Two former Rwandan mayors were sentenced to life in prison last week after being found guilty for their role the horrific 1994 Rwandan genocide, News24 reports.
The two – Mr. Octavien Ngenzi, 58, and Mr. Tito Barahira, 65 – were found guilty of crimes against humanity, massive and systematic summary executions, and genocide, which altogether claimed close to 1 million lives and left millions of people displaced.
The prosecution, headed by French prosecutor Philippe Courroye, argued that Mr. Ngenzi coordinated attacks within his municipality while Mr. Barahira wielded a machete in support of the senseless killings.
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The French-based special court found the two directly responsible for the mass slaughter of at least 2,000 Rwandans who had sought refuge at a church in Kabarondo village during the genocide.
This is the stiffest penalty ever to be handed out by the special court, whose mandate is to try suspects of the Rwandan genocide who escaped to France.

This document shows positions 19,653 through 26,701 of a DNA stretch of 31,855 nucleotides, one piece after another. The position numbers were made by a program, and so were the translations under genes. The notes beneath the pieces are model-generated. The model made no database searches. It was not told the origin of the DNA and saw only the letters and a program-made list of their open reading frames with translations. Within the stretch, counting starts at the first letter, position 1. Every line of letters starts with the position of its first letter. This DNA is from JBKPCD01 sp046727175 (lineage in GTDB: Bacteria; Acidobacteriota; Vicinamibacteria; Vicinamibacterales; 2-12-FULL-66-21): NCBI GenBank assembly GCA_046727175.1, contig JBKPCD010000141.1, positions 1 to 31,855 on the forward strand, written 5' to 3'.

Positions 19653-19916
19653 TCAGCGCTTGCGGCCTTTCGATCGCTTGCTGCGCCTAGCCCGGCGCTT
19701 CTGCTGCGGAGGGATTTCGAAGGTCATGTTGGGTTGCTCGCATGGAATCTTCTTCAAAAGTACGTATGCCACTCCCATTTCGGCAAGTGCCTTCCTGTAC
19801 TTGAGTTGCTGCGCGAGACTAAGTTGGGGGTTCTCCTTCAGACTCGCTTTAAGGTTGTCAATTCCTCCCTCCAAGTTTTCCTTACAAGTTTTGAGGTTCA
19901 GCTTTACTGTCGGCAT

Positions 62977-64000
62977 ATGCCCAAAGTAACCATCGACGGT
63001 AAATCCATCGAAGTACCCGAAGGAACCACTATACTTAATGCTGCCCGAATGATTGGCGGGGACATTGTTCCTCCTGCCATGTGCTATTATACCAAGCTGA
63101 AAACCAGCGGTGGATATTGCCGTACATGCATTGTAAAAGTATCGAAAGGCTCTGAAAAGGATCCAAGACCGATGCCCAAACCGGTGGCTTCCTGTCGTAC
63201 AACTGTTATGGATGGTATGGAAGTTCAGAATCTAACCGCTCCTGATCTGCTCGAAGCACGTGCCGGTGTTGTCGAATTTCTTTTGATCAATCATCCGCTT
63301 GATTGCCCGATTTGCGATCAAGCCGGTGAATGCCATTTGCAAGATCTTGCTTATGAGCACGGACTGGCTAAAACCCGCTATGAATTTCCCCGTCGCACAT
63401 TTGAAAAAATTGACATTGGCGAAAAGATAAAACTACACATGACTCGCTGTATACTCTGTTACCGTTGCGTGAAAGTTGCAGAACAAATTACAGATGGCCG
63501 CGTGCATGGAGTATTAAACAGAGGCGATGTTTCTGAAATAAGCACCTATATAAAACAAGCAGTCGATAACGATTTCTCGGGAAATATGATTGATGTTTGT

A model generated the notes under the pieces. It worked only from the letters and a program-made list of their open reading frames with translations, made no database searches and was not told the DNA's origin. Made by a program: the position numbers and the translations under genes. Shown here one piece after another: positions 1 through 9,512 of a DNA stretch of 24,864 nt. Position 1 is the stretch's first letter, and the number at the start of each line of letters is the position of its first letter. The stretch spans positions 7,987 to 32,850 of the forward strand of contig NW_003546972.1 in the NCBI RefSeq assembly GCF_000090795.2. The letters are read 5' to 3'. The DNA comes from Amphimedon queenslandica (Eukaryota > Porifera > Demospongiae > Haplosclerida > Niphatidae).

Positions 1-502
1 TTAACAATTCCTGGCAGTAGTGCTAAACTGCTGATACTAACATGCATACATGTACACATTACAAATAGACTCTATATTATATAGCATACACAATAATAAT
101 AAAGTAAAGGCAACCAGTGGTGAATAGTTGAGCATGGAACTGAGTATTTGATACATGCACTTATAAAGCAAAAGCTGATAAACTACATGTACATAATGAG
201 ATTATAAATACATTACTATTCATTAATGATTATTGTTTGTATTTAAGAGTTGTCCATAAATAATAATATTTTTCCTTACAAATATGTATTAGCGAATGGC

The two denied the charges, with their lawyers arguing that the evidence provided was highly questionable and that the defendants were helpless to stop the killings.
One of World’s Deadliest Genocides
On April 6, 1994, Rwanda was engulfed in what would later turn out to be one of world’s deadliest civil wars.
It is reported that a plane carrying the then-president of Rwanda Juvenal Habyarimana, a Hutu, was shot down as it attempted to land at Kigali Airport.
Violence erupted immediately – spreading from Kigali, Rwanda’s capital, to other parts of the country – and continued for about one hundred days.
Investigations revealed that most of those killed were Tutsis and moderate Hutus. Some people, including a French judge, blame the current President Paul Kagame, who at the time was the leader of a Tutsi rebel group.
However, Kagame has continuously denied these claims and accuses Hutu extremists of bringing down Juvenal’s plane with the hope of using the incident as an excuse to exterminate the Tutsi community.
Historians say the 1994 genocide was a culmination of tribal animosity between the majority Hutus and minority Tutsis, which existed long before the country’s independence in 1962.
Hutus claim to be the indigenous inhabitants of Rwanda, with some saying that Tutsis, who are usually taller and thinner, came from Ethiopia.
During the genocide, members of the Tutsi community were thrown into rivers, with their slayers saying they were sending them back to Ethiopia, according to the BBC.